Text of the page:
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I am a retired professor and research scientist along with being an artist, philosopher, writer, therapist and mystic. I am also a husband, father, grandfather, master gardener and Vietnam Vet. All of these roles influence how PD interacts with my life’s journey.
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3 comments

  1. Violet1956 says:

    I love teaching! I started the school year thinking I have this! I was even doing church nursery and stumbled with my grandchild. Immediately I pulled myself away fearing I can not risk not being able to safely care for babies. Then a pattern started…One day I sat my lunch tray on the table and sat on the floor completely missing the seat. Just one more thing I thought. Fell flat forward at a crosswalk while shopping with my husband one Saturday. Badly bruised and tore clothing. No broken bones. Finally after stumbling/grabbing chairs to keep me from falling (feared I could have hurt a student), being stressed into depression that became daily bought of tears…acceptance became real and I knew I had to take care of my health.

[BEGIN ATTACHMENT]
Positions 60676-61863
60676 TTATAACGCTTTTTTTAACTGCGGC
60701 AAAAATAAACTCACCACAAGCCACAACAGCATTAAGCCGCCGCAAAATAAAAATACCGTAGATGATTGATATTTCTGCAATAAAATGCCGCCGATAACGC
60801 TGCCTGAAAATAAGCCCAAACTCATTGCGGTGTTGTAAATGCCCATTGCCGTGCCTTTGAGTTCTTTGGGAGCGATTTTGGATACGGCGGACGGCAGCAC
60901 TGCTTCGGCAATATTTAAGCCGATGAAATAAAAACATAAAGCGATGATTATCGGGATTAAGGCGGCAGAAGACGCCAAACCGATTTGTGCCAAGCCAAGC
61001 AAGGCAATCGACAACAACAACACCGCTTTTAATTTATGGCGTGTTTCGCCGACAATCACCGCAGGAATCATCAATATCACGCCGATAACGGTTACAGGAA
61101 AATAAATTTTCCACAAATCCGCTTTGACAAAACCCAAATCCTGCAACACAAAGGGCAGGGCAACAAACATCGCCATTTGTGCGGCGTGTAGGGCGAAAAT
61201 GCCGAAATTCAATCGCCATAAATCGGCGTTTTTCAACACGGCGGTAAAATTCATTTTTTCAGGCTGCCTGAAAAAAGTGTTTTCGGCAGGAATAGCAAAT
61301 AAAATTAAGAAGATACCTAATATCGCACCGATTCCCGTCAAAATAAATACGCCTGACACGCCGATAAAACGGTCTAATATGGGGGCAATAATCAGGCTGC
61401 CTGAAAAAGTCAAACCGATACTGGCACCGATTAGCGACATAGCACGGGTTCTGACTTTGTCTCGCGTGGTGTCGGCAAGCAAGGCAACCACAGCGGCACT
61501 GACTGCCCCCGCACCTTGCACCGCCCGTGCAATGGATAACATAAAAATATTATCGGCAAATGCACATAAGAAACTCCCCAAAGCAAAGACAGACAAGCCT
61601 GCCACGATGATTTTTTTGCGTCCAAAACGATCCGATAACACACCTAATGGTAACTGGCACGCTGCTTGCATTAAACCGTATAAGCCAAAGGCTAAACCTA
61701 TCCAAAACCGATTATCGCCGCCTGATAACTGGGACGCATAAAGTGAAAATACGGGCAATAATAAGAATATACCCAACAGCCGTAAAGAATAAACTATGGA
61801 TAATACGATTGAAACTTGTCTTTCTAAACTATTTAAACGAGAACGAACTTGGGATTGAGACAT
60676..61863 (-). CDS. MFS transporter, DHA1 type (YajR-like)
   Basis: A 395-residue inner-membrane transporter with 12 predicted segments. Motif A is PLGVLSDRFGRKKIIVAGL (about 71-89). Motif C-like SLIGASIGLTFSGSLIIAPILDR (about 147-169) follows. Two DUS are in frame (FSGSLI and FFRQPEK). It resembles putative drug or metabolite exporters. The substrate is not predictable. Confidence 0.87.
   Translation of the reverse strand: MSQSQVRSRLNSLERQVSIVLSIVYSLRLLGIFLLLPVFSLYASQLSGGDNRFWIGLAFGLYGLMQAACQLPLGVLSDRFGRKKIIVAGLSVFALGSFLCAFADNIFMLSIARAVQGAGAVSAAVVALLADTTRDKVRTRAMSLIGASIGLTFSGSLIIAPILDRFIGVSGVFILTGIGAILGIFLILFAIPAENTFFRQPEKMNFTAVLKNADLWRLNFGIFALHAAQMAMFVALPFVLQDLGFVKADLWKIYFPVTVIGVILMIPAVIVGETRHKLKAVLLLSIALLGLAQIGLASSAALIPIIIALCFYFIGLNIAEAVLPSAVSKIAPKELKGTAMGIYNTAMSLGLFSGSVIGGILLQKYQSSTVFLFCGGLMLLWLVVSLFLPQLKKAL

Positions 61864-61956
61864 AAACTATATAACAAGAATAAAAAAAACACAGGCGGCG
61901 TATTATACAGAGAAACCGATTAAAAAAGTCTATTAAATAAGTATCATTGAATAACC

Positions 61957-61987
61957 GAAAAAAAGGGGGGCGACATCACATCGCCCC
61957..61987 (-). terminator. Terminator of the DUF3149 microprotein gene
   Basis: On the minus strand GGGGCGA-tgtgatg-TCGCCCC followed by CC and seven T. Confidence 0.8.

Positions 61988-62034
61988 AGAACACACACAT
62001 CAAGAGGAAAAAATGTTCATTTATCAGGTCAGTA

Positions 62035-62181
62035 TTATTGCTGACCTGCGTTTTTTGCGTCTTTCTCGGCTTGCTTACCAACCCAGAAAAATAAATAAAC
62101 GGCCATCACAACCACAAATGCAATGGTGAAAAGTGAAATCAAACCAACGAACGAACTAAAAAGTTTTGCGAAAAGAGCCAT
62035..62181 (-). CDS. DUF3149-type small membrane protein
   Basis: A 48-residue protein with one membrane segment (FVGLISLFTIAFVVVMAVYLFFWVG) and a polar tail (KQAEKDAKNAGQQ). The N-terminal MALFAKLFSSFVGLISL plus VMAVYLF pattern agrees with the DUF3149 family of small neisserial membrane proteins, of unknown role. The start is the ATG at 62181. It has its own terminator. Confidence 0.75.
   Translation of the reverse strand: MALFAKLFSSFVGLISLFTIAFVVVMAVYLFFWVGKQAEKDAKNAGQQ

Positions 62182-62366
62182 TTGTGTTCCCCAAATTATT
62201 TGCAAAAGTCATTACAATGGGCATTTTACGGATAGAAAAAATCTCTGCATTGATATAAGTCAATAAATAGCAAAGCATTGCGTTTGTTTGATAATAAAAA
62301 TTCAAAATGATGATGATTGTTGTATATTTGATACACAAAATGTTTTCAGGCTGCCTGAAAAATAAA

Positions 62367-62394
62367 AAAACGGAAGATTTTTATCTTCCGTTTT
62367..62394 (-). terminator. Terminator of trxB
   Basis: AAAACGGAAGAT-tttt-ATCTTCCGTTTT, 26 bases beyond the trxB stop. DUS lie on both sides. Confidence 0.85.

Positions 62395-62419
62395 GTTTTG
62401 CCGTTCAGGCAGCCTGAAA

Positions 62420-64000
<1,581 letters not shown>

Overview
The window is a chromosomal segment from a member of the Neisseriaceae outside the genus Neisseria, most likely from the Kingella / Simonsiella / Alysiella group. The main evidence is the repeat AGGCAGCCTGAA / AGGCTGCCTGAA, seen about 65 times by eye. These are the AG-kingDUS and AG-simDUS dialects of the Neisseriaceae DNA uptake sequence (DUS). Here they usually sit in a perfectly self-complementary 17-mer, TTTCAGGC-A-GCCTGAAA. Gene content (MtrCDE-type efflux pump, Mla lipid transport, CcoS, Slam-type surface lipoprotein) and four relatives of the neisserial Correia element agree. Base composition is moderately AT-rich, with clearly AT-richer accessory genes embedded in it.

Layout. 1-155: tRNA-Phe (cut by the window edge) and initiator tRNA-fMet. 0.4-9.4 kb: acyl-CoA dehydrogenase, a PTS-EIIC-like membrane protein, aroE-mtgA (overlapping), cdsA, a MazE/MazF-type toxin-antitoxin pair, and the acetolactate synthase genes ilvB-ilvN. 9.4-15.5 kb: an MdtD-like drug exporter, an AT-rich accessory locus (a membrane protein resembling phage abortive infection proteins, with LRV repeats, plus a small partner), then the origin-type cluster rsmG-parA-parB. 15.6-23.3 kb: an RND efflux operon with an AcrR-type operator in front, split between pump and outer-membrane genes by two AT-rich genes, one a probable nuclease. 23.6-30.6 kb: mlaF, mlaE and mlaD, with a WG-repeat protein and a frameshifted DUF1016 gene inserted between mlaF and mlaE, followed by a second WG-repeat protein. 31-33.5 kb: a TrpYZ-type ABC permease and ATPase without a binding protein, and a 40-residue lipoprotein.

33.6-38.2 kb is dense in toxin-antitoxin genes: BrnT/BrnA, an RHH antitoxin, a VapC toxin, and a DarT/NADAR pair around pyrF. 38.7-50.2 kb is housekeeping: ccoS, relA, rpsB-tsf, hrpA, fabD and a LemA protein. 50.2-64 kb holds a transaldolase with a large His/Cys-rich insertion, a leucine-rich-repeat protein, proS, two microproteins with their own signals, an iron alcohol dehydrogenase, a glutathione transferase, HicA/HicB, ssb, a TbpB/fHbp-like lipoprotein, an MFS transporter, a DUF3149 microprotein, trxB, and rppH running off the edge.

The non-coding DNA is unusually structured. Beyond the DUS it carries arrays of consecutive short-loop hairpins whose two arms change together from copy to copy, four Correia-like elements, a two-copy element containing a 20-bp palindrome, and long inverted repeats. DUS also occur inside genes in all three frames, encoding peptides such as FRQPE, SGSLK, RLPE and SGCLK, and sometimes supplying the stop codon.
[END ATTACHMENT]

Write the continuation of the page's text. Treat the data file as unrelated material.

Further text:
• Dr. C says:

      Hi Violet ~ Thanks for reading my columns and checking in on the BioNews Parkinson’s News Today website. I write often about the loss and challenges of a “new normal” with Parkinson’s and chronic disease. I hope my experiences help you. Acceptance of “what is” and “what has been loss” is difficult for all of us. It sounds like you are ready to be proactive and find compensatory strategies to help you continue to teach. As a teacher myself, I really understand what it is to keep that passion.
      Dr. C.